Jessup left his family to watch the games. There were human-only events like horseback jousting and there were goblin-only events like dogback polo, but the most spectacular were the all-people sports: archery, clock-building, and football. Goblin football teams, of course, had twice or three times the players; team size was determined by weight.

It was at a football match, the night before the foot race, that he met Benny. Benny was a human boy, only half again Jessup’s height, with gangly limbs and wild hair. Jessup liked him immediately. Benny was interested in Jessup’s story, and asked question after question of the goblins’ champion runner.

Jessup told Benny about the acorn, and showed it to him.

“Bumblesticks,” Benny said. “That’s nothing but a rotten old acorn.”

“No, it works. I’ve won every race.”

“You’ve spent the last ten minutes talking about how much you practice. Your grandgoblin just gave you that silly thing he picked off the ground so that you’d have self-confidence. It’s bonkey-juice, that’s what it is.”

“Maybe you’re right,” Jessup said.

“Of course I’m right. Here, let me see it.”

Gathering his strength and his self-esteem as best he could, Jessup handed the magic acorn to Benny, who crushed it underfoot. At that moment, the human team scored their first goal of the game, and half the crowd roared.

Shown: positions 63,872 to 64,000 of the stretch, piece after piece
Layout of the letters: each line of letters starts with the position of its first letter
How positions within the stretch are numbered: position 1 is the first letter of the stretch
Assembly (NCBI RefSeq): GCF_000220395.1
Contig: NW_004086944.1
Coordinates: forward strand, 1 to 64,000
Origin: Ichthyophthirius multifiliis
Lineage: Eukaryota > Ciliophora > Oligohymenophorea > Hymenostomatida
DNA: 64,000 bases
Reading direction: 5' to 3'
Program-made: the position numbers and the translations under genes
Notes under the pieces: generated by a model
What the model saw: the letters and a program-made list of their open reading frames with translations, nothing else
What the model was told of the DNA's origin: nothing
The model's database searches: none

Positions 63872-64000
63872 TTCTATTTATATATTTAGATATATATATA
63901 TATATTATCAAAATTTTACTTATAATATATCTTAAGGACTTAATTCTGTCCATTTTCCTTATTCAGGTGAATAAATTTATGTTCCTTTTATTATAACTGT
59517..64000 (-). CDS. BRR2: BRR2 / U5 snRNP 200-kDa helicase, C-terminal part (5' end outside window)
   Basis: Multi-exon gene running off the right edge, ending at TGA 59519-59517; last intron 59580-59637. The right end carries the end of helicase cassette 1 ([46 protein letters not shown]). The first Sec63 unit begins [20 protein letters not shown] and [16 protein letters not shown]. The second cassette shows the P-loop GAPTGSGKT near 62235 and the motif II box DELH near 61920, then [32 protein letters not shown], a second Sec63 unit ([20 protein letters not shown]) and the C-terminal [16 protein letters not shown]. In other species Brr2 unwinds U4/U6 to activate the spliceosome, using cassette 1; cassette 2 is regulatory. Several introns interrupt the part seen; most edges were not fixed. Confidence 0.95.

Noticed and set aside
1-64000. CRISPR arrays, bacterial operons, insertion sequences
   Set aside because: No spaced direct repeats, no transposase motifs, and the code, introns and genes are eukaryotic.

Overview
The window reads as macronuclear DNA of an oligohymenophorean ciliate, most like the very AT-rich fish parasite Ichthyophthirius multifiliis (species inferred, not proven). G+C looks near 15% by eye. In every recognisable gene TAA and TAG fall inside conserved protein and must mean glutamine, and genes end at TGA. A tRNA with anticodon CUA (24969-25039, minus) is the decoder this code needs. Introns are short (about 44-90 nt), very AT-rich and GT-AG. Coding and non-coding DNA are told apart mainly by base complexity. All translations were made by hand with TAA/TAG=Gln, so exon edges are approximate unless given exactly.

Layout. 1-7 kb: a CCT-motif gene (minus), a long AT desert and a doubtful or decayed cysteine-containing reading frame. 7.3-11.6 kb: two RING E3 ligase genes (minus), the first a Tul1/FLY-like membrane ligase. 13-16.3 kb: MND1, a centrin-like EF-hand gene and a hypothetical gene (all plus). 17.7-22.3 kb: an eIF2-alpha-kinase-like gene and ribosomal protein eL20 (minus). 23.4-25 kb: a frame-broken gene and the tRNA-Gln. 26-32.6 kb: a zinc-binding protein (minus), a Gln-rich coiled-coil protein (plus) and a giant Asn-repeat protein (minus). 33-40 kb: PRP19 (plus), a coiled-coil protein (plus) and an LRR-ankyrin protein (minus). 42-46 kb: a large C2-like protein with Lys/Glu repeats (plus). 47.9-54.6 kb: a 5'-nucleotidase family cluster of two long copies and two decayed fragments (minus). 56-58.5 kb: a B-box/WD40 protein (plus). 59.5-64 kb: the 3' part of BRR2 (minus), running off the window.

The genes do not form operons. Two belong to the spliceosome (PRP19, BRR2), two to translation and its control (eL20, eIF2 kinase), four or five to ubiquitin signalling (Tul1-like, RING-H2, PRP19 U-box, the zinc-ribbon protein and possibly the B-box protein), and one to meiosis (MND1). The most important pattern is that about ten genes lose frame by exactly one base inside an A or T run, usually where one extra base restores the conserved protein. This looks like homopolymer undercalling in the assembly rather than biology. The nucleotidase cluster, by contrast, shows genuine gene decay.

“There,” Benny said. “You’re the best goblin runner. You still are. The power has always been inside you.”
The next morning, Jessup banished his insecurities and went out to the track. He’d won every race he’d been in, and he’d practiced every day. Of course he was good enough.

He didn’t even worry overmuch when the human champion, Benny, came and took a place next to him.

The signal gun went off, and Jessup was left in the dust. He lost, by a lot. The shame crept into his face and hit his tear ducts, and suddenly he wished there was a slaughterhouse to hide behind. Instead, he faced the cheering humans of the audience.

Later, in the family tent, his grandgoblin approached him. “Let me see that acorn. I must have screwed up the enchantment somehow.”

Jessup told his grandgoblin about Benny. The old goblin jumped up, landed in the splits, and then did a handstand. Goblins do this sometimes when they’re really, really angry. If they’re only a little bit angry they leave off the handstand.

“Of course it was bloody magic! What kind of monster would lie to a child? If you’d needed a pep talk, I’d have given you a pep talk. What you needed was a magic acorn!”

At this, Jessup started crying again. “I wanted to win all on my own, fair and stuff.”

“You’ve been listening to human malarky! ‘All on your own?’ What does that even mean? You mean with your own two legs, the ones that your parents gave you? Or do you mean the time away from chores so that you could practice, which the whole village gave you? Who decides what’s fair, anyhow? Humans? Would it be ‘fair’ if we fought the humans one-on-one so they could just stomp us into the ground?”

Jessup sniffled, but stopped crying. He understood that his grandgoblin was right.

“Come on. After dinner we’ll sneak over to this Benny fellow’s tent and I’ll teach you how to curse someone good and proper.”

And for the first time that day, Jessup smiled.